The role of a directory service is to store information about a computer network and offers features for retrieving and managing that information. Whether an organization consists of a single facility or has multiple locations, a directory service provides a centralized management tool for users and resources in all location.
Windows Active Directory is a directory service based on standards for defining, storing, and accessing directory service objects. Its hierarchical database enables administrators to organize users and network resources to reflect the organization of the environment in which it used:
- Hierarchical organization
- Centralized/distributed database
- Policy-base administration
Working with user accounts is one of the most important Active Directory administrative tasks. User accounts are the main link between real people and network resources, and are referred to as “domain user accounts.” User accounts have two main functions in Active Directory:
- Provide a method for user authentication to the network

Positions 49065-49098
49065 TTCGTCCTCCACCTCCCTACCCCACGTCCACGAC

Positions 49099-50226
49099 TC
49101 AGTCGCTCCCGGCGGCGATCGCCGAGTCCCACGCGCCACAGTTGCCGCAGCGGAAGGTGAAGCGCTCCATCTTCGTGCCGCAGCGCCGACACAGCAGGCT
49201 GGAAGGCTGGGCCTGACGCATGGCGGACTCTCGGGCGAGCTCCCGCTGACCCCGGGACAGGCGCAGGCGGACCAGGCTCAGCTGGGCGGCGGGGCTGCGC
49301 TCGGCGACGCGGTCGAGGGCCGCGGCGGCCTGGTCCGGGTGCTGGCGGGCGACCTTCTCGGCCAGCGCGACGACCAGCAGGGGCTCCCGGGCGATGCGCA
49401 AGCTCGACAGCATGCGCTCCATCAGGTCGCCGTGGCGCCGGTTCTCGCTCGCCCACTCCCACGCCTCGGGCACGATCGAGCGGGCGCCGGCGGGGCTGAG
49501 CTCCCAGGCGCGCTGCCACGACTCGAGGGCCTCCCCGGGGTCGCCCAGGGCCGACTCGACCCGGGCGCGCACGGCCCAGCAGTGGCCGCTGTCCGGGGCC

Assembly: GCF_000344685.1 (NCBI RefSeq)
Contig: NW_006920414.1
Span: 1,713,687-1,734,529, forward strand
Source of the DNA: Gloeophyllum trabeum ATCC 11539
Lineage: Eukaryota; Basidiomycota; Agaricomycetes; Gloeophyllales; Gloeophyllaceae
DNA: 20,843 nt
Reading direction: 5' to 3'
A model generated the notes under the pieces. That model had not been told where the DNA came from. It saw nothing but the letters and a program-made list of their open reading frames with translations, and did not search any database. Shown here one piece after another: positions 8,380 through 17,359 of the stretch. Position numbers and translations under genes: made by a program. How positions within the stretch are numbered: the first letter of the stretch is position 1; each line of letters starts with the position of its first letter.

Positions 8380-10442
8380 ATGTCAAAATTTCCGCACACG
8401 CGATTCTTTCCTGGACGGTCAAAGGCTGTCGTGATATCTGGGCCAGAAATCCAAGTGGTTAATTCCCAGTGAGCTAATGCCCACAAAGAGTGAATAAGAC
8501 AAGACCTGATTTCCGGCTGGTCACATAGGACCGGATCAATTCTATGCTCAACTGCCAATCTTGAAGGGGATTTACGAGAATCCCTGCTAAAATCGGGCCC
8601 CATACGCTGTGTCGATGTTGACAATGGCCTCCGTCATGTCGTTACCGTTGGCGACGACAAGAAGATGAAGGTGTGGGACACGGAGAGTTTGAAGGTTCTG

- Provide detailed information about a user
The overview of the Active Directory Structure contains a physical and logical structure. The physical structure consists of sites and servers configuration as a domain control. An Active Directory site as nothing more than a physical location in which domain controllers communicate and replicate information regularly. Whereas, the logical structure of Active Directory makes it possible to the pattern the directory service’s looks and feel after the organization in which it runs. The Organizing components of Active Directory are composed of domains, forests, trees, and organization units.
A Group Policy Object (GPO) is a list of settings administrators use to configure user and Computer operating environments remotely. Group policies can specify security settings, deploy software, and configure a user’s desktop, among many other computer and network settings. They can be configured to affect an entire domain, a site, and, most commonly, users or computers in an OU. The GPO scope defines which objects a GPO affects. When Active Directory is installed, two GPOs are created and linked to two containers a default domain policy and default domain controllers policy.
These default policies don’t define any user-specific policies, they are designed to provide default security settings for all computers in the domain. You can view, create, and manage GPOs by using the Group Policy Management console (GPMC). Each GPO has two main nodes a computer and user configuration.